Do I need an agent to get a publisher or should I just self-publish?
This is one of those “it depends” questions. It depends on your priorities for yourself as a writer and your aspirations for your work. If it’s important to you to be published by a known, commercial publisher, then yes, you do need an agent, because very few—if any—of today’s publishers will accept an unsolicited manuscript submission without agent representation.
I personally have never had any luck finding an agent, though I’ve spoken with a number of them at various writers’ conferences and submitted to others I’ve found through online research. I find today’s publishing world something of a disappointment, as agents assure me that no publisher will even consider my work if I do not have, at the time of my submission, (1) an active blog with X number of followers; (2) a successful webpage with X number of followers; (3) an active Twitter/Instagram/whatever account with X number of followers, and . . . Well, it goes on from there as the technology develops. Basically, what an agent will tell you is that in today’s publishing world, the author must do all the marketing preparation for his or her book before it is even considered by a publisher. In fact, in my experience, even an agent won’t look at your book, unless you can show you already have a marketing plan ready to roll.
Gone are the days when a publisher pays an writer for a book they want to publish and then goes on to market and sell it for the author. Bummer! On the other hand, this is a great time to self-publish, as all sorts of opportunities are currently available, with new ones cropping up all the time. And if nothing else, you, the writer—unless you’re already a best-selling author or a famous personality who can sign a lucrative contract—will earn a lot more per copy sold if you self-publish than you will with a commercial publisher. Most of us who self-publish have decided that if we’re going to have to do all the marketing work, anyway, we might as well get a higher percentage of the sales!
You do have to be very careful of what used to be called “vanity” presses. There are a lot of them out there, and some do very good work, but I’ve known authors who have spent literally thousands of dollars and waited years for their book to be published by one of these—or found themselves fighting to get their publication rights back from one, so they could publish someplace else.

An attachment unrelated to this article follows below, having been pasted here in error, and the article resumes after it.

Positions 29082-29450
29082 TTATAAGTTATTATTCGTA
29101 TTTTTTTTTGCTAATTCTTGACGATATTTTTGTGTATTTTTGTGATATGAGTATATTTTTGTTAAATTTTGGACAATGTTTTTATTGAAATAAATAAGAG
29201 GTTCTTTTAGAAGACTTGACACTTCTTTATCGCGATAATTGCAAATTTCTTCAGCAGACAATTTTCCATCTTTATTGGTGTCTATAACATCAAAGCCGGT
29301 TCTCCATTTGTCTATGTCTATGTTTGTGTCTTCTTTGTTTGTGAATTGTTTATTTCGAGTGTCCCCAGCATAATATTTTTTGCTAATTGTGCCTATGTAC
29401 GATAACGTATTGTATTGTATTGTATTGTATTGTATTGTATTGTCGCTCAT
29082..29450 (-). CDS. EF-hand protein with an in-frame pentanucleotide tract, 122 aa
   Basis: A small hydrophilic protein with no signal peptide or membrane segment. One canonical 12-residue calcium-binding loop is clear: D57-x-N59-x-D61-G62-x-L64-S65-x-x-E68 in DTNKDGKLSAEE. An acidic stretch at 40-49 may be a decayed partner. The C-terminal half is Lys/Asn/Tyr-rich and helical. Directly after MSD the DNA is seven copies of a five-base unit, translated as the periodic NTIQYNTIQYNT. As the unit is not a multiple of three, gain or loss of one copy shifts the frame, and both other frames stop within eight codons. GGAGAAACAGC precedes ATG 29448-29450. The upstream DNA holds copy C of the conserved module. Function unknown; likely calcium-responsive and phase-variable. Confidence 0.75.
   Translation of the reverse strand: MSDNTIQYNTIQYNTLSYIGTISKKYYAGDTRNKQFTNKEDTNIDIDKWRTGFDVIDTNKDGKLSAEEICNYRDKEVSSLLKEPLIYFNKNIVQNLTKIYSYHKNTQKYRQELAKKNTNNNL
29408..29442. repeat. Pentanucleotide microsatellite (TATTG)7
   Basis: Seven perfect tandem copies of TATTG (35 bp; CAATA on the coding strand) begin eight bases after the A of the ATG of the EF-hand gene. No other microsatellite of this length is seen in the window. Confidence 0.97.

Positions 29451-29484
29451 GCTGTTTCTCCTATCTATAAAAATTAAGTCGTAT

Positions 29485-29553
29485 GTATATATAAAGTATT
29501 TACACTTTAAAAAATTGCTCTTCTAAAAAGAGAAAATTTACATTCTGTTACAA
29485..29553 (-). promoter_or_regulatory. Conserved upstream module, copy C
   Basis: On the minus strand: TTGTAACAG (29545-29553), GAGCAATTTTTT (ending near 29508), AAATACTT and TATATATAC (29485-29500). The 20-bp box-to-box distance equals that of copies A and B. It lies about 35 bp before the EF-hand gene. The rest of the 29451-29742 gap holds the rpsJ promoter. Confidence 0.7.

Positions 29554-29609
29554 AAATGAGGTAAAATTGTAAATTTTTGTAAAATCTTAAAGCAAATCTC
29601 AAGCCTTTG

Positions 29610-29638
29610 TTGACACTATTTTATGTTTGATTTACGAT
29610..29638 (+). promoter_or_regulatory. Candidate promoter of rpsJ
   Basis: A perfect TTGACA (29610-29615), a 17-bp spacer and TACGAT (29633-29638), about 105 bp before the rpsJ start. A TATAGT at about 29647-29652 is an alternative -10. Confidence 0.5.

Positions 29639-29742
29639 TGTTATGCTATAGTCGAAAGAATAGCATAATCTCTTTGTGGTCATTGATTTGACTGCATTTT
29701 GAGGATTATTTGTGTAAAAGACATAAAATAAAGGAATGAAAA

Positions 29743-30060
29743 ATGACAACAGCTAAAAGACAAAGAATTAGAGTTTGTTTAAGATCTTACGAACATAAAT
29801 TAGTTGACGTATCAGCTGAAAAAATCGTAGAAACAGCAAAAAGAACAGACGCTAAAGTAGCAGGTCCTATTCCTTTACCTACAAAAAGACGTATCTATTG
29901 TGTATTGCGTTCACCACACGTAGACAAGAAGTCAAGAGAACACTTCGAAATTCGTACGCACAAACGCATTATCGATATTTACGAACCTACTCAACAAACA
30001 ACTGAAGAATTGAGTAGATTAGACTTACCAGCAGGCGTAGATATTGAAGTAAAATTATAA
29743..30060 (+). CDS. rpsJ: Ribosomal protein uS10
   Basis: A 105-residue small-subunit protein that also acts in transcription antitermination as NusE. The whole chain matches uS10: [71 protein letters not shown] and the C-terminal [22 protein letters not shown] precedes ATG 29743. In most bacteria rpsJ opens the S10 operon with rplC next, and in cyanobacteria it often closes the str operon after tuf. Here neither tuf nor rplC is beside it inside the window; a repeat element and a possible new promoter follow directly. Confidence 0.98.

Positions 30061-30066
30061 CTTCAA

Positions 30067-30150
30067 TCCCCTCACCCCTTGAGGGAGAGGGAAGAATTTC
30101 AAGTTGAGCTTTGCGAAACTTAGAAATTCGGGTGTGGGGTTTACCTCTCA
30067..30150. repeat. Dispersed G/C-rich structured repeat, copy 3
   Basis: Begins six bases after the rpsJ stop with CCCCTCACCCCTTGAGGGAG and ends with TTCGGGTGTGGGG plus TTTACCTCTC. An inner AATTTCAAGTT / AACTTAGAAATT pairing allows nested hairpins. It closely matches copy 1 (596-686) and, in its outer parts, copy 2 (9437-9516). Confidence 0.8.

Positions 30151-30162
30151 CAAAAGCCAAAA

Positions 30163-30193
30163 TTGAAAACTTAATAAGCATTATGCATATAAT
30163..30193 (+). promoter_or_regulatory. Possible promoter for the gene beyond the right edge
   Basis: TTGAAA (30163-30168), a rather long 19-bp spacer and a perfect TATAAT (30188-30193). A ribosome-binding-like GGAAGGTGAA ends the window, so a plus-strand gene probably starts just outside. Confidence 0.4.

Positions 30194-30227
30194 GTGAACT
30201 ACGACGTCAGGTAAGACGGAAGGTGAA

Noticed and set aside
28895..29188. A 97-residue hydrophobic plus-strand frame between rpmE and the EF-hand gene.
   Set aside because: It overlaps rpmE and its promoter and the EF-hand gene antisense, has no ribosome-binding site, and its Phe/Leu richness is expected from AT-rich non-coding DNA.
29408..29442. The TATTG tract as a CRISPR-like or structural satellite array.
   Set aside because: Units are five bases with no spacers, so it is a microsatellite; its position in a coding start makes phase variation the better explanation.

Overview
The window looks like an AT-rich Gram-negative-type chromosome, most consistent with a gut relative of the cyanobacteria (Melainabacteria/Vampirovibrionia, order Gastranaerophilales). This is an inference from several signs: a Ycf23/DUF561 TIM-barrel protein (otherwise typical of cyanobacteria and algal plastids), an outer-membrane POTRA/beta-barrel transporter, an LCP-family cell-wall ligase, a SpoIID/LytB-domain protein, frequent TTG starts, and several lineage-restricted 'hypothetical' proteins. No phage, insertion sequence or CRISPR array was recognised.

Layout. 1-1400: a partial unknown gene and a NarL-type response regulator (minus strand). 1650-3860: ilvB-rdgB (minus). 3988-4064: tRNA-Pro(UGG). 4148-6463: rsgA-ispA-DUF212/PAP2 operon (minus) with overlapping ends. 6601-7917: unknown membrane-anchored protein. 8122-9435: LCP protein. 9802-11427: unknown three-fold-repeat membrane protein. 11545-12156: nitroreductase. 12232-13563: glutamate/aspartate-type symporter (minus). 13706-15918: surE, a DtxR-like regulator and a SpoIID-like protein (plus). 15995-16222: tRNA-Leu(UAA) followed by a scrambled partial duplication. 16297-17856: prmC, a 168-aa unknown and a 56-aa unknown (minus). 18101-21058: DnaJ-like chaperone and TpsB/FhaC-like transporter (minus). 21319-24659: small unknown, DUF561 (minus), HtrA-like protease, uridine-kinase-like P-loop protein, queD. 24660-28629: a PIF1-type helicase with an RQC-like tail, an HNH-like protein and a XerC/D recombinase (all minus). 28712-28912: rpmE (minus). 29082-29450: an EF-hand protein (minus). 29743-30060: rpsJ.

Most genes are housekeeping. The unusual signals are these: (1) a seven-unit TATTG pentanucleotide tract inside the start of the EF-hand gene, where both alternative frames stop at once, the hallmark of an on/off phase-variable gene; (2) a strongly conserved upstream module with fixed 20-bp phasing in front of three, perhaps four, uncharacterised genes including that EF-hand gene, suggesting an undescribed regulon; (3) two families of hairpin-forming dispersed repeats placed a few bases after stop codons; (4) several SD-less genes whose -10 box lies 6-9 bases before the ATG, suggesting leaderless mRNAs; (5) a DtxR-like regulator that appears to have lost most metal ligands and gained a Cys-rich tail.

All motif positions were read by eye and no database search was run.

After being thoroughly cheated by one of the so-called “Christian” publishers, I can say with some authority that before you go with any publishing company that requires money up front from the writer, do your research, both online and among writers you know and trust. My personal experience taught me that it’s a very hard—and very expensive—lesson to learn, if you make a mistake.
That being said, there are free self-publishing services out there, including Amazon’s CreateSpace and Kindle Direct Publishing. The former will be disappearing in the not too distant future, as Kindle takes over Amazon’s entire publishing arm, but I am confident KDP will become as good as CreateSpace at publishing print books before that happens.
The biggest drawback to using either service is you have to do all the work of manuscript preparation, cover design, and uploading—or hire someone who knows what they’re doing to do it for you. On the other hand, the only cost associated with publishing a print book in CreateSpace is the cost of the print proof copy. Since this is a print-on-demand service, the cost of printing remains relatively low, you can order as few or as many copies as you need, and the turnaround is, in my experience, surprisingly quick. You also get access to Amazon’s vast international market for anything you publish with them.
Of course there are also companies like Christian Editing Services that can do the more technical aspects of self-publishing for you if you don’t have the experience working with layout and design. It can be quite overwhelming to face doing it all on your own—headers, footers, pagination, notes, chapter headings, tables of contents, indexes, title pages, copyright notices, dedications, cover design, etc.—and depending on your circumstances, it can be worth your while to hire these things out, especially since doing so will leave you free to do what you do best . . . write! At Christian Editing Services we can do everything except the actual printing, and we can prepare a print-ready file for CreateSpace or whatever printer you choose.